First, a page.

Alcoholic liver disease (ALD) remains a leading cause of death from liver disease in the United States. Steatosis is the initial, most frequent hepatic manifestation that occurs in response to acute as well as chronic ethanol consumption. Although steatosis is reversible, it is now established that the severity of steatosis predicts the progression of liver disease to more advanced stages including fibrosis and cirrhosis. Alcohol causes hepatic steatosis by enhancing de novo lipogenesis and impairing fatty acid beta-oxidation system with subsequent susceptibility to injury by inflammatory cytokines, particularly TNF. However, gaps remain in our understanding of alcohol-responsive mechanisms that contribute to dysregulation of genes involved in hepatic steatosis and subsequent cytokine hepatotoxicity. Cyclic AMP (cAMP), through activation of protein kinase A (PKA), has been shown to modulate genes involved in lipid metabolism and apoptosis.!cAMP levels are tightly regulated through biosynthesis by adenyl cylases (ACs) and hydrolysis by phosphodiesterases (PDEs). Our earlier work shows that expression of cAMP-specific PDE4 is significantly increased in response to alcohol exposure in monocytes/macrophages including hepatic Kupffer cells. Notably, our recent preliminary data suggest that ethanol exposure of primary mouse hepatocytes leads to a significant up-regulation of the PDE4 sub-family of enzymes, PDEA, B and D. Based on these findings we postulate that chronic ethanol feeding decreases cAMP levels in hepatocytes in a PDE4-dependent manner. There is no FDA-approved therapy for any stage of alcoholic liver disease (ALD). The most widely-used (off-label) drug therapies are glucocorticoids and pentoxifylline (PTX). Unfortunately, an important subset of AH patients treated with glucocorticoids have """"""""steroid resistance"""""""", and some patients have contraindications to steroid therapy. PTX is a broad spectrum PDE inhibitor with only a weak PDE4 inhibitor activity, and the data available from the limited studies suggest a positive intervention effect. Hence, a more directed intervention aimed at inhibiting PDE4 may be significantly more effective. In this regard our recent preliminary data show that treatment with PDE4 specific inhibitor, rolipram, markedly inhibits hepatic steatosis in ethanol-fed animals. Our central hypothesis is that alcohol exposure increases cAMP degrading PDE4 expression in hepatocytes lowering cAMP levels with a resultant increase in lipogenesis and a decrease in fatty acid beta oxidation, leading to the development of steatosis and sensitization to TNF-induced toxicity. Importantly, as a corollary, lowering PDE4 activity may provide a significant therapeutic approach. The specific objectives of these mechanistic as well as translational studies are 1) to examine the effect of alcohol exposure on hepatocyte PDE4 expression, cAMP metabolism and development of hepatic steatosis and injury and 2) to determine the role of PDE4 subclasses and effect of PDE4 inhibition on the development of alcohol induced hepatic steatosis and injury. Our future goal is to provide a conceptual basis for targeting PDE4 activity as a clinical treatment for alcoholic patients. !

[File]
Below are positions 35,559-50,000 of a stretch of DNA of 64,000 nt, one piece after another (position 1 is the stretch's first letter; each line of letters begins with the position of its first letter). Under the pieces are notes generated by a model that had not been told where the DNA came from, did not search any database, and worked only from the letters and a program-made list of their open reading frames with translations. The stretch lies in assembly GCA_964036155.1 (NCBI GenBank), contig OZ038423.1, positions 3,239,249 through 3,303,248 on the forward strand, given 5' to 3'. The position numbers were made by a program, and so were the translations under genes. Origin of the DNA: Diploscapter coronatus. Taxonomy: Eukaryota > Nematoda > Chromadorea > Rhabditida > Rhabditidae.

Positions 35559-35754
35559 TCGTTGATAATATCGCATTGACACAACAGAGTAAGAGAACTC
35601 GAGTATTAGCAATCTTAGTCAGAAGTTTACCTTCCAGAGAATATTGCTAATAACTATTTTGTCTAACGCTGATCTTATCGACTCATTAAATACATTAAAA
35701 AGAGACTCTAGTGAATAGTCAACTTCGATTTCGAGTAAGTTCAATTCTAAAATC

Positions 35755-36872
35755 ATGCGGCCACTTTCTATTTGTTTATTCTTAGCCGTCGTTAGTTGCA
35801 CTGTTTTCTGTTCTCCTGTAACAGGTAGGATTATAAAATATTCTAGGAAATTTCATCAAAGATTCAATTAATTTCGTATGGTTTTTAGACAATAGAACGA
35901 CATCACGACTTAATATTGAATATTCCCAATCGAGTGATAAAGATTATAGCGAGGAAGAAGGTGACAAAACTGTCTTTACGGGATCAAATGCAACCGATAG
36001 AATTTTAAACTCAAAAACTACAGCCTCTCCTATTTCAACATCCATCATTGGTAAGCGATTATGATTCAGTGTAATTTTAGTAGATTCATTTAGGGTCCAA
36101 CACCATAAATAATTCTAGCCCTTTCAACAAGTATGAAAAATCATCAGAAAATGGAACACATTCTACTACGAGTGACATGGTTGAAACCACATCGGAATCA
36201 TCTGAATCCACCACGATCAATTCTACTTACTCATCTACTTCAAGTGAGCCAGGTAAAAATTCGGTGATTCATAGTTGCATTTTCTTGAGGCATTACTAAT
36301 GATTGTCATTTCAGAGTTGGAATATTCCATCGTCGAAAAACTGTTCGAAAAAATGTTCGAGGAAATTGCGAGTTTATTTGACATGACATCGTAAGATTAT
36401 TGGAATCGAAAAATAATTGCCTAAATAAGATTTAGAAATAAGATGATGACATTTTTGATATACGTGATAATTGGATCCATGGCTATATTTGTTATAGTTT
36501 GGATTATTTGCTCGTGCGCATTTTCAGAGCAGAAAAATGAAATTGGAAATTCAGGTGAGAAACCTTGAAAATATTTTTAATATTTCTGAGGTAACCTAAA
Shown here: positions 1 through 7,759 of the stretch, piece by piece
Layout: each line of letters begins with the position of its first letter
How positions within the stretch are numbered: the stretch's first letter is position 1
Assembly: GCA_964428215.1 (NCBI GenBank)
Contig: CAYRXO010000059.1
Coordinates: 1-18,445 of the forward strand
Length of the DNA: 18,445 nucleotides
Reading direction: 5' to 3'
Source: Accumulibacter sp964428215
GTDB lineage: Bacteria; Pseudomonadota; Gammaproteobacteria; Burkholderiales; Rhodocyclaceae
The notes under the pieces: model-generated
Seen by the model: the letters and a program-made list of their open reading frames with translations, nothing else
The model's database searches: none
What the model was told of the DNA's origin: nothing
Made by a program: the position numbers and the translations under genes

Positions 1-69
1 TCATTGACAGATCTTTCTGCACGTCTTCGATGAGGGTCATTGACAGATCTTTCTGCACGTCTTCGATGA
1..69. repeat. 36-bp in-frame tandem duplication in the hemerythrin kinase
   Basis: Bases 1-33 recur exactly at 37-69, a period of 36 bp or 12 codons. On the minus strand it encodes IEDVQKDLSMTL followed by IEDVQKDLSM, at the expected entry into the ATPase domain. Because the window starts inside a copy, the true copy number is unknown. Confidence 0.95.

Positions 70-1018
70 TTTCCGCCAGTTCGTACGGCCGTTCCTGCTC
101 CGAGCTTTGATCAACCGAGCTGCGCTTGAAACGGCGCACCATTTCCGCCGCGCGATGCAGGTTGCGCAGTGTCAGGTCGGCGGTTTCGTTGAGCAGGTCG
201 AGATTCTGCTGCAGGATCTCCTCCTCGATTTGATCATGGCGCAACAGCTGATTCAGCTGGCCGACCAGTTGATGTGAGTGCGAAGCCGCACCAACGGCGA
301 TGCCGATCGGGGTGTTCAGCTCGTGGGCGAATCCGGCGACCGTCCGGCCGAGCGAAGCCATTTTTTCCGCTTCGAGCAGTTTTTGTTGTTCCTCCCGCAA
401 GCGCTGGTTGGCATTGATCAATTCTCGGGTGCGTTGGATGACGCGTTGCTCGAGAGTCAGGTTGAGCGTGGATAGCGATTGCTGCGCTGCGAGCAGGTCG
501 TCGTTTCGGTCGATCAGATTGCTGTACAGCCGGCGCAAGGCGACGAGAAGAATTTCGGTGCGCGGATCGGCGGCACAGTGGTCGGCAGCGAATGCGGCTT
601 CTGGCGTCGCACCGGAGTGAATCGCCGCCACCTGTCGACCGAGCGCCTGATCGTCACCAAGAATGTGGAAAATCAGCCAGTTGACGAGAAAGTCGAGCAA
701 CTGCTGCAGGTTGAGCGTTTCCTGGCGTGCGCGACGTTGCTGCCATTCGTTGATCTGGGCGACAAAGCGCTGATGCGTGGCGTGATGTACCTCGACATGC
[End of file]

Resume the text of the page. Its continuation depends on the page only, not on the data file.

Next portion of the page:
This project will determine the contributing role of dysregulated hepatocyte PDE4/cAMP homeostasis in the development of alcohol-induced hepatic steatosis and injury and examine the efficacy of PDE4 inhibition in the prevention and treatment of alcoholic liver disease.
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